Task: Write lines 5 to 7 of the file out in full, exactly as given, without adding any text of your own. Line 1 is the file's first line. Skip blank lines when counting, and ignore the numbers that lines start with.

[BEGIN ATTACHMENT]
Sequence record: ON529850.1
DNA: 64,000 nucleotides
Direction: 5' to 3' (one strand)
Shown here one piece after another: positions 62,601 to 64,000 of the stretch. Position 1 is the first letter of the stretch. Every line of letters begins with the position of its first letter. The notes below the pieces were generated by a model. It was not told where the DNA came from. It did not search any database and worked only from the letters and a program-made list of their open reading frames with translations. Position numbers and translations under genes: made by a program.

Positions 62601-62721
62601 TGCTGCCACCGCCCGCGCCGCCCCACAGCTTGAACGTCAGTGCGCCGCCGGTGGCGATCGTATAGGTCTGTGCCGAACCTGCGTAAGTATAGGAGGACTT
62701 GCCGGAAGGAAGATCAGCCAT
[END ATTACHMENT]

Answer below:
Positions 62601-62721
62601 TGCTGCCACCGCCCGCGCCGCCCCACAGCTTGAACGTCAGTGCGCCGCCGGTGGCGATCGTATAGGTCTGTGCCGAACCTGCGTAAGTATAGGAGGACTT
62701 GCCGGAAGGAAGATCAGCCAT